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Nov 13, 2020

Lest we Forget, how can I forget what I can't imagine?  I watch war movies and documentaries, read books, but I have never seen, felt or experienced being in the military.  I can't imagine being in a combat situation, where you share a collective goal with your enemy, to kill or be killed.  Or your home is a trench of cold, wet mud, and your vista, a web of barbed wire with the same intention a spider has to catch a fly?  Or the sounds of a shower of bullets heading your way, or the scream of a bomb above? I am eternally grateful for all who serve.

This week on LIFE MATTERS, I chat with Kyle Davidson, who served in the Canadian Armed Forces for 11 years as a Combat Engineer.  His path began with a stern lecture from a Judge and continued to a recruiting office where he signed up for duty.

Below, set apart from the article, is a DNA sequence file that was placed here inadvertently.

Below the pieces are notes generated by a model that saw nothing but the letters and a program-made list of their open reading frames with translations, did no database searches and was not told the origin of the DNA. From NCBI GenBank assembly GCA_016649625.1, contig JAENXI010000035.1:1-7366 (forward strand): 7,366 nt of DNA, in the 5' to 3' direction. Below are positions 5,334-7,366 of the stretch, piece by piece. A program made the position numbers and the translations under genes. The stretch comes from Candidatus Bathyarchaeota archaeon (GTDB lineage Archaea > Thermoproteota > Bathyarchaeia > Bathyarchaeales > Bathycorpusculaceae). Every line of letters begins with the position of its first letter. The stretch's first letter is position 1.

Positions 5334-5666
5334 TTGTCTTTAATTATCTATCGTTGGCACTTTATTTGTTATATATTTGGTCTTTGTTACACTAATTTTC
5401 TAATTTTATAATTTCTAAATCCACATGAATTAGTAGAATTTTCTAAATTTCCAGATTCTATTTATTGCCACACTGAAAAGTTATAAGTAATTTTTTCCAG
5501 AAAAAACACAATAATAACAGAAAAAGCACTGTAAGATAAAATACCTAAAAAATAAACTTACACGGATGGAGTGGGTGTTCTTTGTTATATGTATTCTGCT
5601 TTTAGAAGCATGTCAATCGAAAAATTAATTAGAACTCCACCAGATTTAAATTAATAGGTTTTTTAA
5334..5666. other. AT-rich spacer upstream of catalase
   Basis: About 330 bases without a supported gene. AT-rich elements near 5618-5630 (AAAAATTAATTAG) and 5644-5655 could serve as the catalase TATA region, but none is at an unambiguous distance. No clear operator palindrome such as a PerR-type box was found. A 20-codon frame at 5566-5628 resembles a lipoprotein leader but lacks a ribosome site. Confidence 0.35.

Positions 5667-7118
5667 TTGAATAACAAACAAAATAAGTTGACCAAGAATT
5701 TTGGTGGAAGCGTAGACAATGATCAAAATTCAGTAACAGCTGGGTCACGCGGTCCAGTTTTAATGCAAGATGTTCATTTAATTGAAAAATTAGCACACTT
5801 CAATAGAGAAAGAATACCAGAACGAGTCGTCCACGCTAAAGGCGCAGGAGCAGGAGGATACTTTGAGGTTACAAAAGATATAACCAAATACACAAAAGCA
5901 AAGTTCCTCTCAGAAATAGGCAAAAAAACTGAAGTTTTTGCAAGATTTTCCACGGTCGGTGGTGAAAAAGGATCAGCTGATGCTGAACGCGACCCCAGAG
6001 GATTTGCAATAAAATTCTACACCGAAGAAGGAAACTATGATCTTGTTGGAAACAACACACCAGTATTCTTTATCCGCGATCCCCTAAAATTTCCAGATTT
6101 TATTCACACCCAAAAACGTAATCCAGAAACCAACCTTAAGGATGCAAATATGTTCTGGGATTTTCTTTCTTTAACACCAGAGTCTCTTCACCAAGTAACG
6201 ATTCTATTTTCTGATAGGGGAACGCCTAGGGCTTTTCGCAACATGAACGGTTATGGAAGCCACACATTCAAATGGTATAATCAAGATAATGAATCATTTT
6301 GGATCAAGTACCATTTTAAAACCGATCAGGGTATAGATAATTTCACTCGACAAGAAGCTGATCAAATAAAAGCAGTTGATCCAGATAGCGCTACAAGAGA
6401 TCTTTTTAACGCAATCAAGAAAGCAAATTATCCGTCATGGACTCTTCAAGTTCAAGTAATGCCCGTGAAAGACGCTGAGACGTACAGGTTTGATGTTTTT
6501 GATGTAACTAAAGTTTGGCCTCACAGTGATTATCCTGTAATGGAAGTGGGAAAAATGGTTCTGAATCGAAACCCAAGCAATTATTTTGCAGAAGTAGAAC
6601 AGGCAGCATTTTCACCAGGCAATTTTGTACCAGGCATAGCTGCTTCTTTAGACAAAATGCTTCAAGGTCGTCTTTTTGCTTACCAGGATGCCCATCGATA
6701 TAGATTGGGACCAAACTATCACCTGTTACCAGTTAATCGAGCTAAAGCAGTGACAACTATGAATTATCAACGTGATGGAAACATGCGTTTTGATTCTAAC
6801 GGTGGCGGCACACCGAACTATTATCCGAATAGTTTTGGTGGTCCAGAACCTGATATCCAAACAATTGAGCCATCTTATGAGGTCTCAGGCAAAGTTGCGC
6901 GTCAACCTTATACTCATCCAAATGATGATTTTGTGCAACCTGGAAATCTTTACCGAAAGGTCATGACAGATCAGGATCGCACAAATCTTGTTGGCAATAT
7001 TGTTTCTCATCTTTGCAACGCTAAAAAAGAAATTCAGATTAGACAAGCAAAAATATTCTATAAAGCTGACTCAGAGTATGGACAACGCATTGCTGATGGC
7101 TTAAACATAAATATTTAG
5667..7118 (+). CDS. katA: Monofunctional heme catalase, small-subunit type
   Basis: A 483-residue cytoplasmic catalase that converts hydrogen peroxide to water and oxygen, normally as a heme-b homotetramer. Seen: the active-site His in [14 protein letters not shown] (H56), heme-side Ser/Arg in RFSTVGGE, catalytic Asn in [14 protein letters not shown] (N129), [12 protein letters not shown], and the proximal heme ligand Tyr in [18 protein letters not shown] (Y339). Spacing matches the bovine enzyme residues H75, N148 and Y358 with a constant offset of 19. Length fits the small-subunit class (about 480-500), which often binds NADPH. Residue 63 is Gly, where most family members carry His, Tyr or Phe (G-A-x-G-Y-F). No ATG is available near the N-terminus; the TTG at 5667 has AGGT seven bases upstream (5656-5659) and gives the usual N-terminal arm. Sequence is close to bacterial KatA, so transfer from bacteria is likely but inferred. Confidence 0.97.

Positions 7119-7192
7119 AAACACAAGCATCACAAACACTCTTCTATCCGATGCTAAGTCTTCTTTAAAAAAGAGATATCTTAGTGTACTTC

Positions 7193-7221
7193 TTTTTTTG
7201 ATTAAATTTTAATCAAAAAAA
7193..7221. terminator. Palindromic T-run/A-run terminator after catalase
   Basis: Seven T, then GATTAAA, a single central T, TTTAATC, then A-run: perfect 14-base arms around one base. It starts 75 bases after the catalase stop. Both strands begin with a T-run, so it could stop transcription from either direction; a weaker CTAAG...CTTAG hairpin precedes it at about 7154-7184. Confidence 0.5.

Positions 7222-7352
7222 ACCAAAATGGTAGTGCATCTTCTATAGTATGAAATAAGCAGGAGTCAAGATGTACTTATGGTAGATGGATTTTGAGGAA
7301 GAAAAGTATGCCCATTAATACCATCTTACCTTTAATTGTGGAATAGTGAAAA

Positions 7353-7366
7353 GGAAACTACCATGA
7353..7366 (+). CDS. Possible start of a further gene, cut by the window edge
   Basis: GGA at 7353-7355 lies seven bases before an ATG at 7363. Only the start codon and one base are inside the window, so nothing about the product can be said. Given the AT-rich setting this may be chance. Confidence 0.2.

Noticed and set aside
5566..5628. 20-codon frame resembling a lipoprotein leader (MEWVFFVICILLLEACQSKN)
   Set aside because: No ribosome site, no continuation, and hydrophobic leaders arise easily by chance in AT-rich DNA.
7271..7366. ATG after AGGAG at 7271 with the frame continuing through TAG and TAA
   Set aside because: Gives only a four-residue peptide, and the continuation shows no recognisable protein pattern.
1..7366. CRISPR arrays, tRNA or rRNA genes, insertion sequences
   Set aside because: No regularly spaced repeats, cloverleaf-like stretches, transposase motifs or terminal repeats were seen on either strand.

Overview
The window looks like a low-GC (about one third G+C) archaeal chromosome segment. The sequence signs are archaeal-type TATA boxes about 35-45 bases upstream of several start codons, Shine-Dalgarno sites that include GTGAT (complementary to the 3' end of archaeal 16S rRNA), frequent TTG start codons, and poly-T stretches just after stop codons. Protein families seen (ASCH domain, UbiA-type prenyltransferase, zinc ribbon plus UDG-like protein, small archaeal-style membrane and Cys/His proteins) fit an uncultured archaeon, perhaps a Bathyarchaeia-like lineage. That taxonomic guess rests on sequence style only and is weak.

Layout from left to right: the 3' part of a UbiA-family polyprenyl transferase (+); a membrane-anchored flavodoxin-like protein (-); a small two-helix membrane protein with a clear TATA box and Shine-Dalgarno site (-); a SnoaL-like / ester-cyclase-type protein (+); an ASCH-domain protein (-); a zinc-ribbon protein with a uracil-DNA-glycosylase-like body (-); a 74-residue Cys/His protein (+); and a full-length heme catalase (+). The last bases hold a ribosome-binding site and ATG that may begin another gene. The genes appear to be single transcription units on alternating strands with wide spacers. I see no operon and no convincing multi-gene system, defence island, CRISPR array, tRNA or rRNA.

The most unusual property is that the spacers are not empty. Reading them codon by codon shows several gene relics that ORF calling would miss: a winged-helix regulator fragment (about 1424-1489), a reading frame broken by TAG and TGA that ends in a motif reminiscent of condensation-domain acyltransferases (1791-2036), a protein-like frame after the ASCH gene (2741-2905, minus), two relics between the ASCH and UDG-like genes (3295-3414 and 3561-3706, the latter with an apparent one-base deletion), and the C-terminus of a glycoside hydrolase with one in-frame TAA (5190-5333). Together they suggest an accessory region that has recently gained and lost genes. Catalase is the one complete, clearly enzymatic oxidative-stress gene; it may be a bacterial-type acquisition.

In 2011 Kyle fought in Afghanistan, and his responsibility was to clear the roads of bombs so that troops could deploy. Twice Kyle felt the full force of an explosion. First, when an armoured vehicle he was in blew up, and second when he stepped on a mine that sent him flying into rocks. Kyle suffered severe brain trauma and an option to return home. He refused because he refused to leave others behind. 

Kyle also hid the impact of his brain injury for years because he loved his job. Eventually, he could no longer serve, so Kyle found a new mission; to help other VETS, who return less than healthy, to find their way back into society. 

Lisa Taylor from the Challenge Factory joins the show to talk about the vital role veterans can play in the workforce. Bruce Robinson from RBC shares his story of growing up with Kyle Davidson and what he admires most about this extraordinary individual.